One email in my in-box contains 12 photo attachments.
Of the dozen images there is the same young face in half of them.
''We tend to be a bit picture happy,'' said Denise Williams in a note accompanying the email. ''The little guy is our grandson, Cooper, our one and only.''
Tim Williams shows his grandson, Cooper, the Michael Waltrip garage in Cornelius, N.C.
As I examine each of the photographs, one especially catches my eye. It shows Cooper and his grandpa, Tim Williams, walking hand-in-hand in the Michael Waltrip Racing garage in Cornelius, N.C. In the background are many gleaming cars, including ones driven by Sprint Cup stars Clint Bowyer, Mark Martin and Martin Truex Jr.
''(Cooper) is a future driver, for sure,'' Denise writes.
The apple doesn't fall far from the tree.
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Tim Williams and I graduated from Jamestown High School in 1979. At that time, I was uncertain about my career plans. For Tim, well, he'd known what he wanted to do with his life before he'd even entered Lincoln Junior High.
''Cars have been my whole life,'' he said last month, ''whether it is racing them, working on them, painting them, or buying and selling them.''
In fact, Tim was barely a teenager when he began pumping gas for his dad and grandpa at the former Third Street Atlantic in Jamestown.
''I remember, before I could even drive,'' Tim said, ''people would bring their cars in and dad would say, 'Drive that car inside.' ... That was kind of cool.''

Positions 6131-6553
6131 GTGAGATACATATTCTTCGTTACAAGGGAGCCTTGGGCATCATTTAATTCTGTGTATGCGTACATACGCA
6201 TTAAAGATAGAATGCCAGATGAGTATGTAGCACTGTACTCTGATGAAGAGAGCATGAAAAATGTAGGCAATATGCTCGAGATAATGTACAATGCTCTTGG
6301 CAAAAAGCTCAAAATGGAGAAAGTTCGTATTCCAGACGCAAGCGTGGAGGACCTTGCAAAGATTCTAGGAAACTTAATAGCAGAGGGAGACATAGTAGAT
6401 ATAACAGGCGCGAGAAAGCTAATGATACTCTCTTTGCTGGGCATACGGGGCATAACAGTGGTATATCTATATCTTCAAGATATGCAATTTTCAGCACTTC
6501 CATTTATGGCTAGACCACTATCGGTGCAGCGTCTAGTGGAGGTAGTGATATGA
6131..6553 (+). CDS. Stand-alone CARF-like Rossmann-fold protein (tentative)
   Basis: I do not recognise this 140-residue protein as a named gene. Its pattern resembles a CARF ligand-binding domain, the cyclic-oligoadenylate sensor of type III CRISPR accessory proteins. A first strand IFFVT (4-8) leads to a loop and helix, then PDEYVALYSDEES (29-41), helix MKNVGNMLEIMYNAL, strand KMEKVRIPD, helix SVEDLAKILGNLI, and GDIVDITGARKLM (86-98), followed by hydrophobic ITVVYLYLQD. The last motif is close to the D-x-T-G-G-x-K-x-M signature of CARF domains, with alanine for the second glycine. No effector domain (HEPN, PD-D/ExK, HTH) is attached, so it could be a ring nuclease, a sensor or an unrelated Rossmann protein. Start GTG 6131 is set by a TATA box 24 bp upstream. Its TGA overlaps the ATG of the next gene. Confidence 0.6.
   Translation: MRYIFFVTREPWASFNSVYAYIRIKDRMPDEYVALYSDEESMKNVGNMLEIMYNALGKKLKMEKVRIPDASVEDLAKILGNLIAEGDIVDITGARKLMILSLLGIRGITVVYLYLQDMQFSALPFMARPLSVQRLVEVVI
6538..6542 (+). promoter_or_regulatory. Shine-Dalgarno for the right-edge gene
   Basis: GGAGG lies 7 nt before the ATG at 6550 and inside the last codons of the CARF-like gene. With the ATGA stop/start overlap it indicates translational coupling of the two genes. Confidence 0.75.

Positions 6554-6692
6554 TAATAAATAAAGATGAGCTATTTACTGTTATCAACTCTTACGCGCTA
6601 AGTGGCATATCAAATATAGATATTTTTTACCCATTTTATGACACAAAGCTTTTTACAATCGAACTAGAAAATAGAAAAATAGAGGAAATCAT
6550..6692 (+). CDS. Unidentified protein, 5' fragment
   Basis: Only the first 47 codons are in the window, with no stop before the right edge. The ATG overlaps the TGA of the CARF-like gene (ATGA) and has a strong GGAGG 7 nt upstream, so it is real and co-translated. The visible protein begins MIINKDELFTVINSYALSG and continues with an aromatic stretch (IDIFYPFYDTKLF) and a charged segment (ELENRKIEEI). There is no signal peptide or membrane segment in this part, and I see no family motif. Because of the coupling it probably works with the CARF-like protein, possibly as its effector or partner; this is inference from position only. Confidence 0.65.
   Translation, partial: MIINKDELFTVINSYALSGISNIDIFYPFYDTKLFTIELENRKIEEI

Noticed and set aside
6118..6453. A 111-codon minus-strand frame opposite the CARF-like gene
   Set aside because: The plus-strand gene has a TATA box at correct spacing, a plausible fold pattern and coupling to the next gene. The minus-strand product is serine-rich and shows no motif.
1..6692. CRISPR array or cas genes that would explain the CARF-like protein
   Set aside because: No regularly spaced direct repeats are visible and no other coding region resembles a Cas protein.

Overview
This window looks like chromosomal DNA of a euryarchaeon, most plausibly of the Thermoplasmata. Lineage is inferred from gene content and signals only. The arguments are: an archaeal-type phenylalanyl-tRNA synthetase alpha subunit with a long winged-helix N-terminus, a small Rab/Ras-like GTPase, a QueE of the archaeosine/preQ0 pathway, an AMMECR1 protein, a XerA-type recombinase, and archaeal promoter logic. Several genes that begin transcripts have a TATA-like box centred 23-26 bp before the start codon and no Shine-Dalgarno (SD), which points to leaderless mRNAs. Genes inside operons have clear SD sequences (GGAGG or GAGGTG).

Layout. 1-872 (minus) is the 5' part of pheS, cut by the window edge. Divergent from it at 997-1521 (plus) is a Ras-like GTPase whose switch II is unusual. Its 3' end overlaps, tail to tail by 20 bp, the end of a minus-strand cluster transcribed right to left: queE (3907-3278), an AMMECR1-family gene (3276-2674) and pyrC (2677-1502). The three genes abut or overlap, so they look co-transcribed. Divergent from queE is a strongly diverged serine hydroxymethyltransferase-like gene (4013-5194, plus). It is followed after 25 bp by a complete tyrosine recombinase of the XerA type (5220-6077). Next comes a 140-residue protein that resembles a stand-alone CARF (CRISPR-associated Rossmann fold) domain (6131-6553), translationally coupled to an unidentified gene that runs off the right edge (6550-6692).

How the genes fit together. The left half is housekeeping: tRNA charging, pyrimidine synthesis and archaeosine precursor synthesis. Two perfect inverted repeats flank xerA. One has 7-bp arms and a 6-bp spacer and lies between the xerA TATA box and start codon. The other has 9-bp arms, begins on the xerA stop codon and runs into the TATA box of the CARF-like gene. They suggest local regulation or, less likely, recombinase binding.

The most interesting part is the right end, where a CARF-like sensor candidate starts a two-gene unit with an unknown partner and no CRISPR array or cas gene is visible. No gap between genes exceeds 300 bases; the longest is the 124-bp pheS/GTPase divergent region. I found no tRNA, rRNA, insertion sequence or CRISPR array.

Fast-forward nearly 40 years.
During that span, he worked on the cars of his his older brothers, John and Rick, who were drivers at Stateline Speedway. He competed in the Late Model Division at Stateline, beginning the day after he graduated from JHS. He built several winning Spectator cars for his younger brother, David. He started his own business (Tim Williams Fastlane Chassis), and, later, he capped his nearly 30-year career driving trucks and Super Late Models at Lake Erie Speedway.
But for all Tim's success and passion with cars - his career has also included operating a family-owned garage and wrecker service and holding management positions at car dealerships in Jamestown and North East, Pa. - his one burning desire was to be employed by a NASCAR Sprint Cup race team.
So seven years ago, Tim and Denise sold their home in North East, packed up one of his race trailers and headed to North Carolina.
''I just knew I was going to make it happen,'' Tim said.
It just took a couple months.
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Once in North Carolina, Tim began going from one race shop to the next, dropping off resumes. Ultimately, he heard that Michael Waltrip Racing would be hiring and he successfully sold his talents to management. By December 2005, Tim joined MWR as one of its first 30 employees. The race team employs about 270 today.
''I always said that I came down here to work in NASCAR,'' said Tim, who now does research and development testing for MWR. ''I knew I could do it.''
Based out of the Cornelius, N.C. garage, Tim has worked on all of the cars owned by Michael Waltrip Racing and is one of three mechanics on the test team.
''It's definitely constant learning,'' he said.
Given his background, though, Tim has been more than up to the challenge.
''The only thing I regret about the move is that we didn't do it sooner,'' he said.
Saturday night's Sprint Cup race at Charlotte Motor Speedway marks the fifth in the 2012 Chase. Bowyer currently is fifth in the standings with 2,139 points, 40 behind first-place Brad Keselowski, while Truex is No. 8 (2,131 points).
''I think we can do well,'' Tim predicted last month. ''Both (Bowyer and Truex) have as good a chance as anyone.''
Tim knows about chances. He took one seven years ago and he's enjoyed the ride ever since.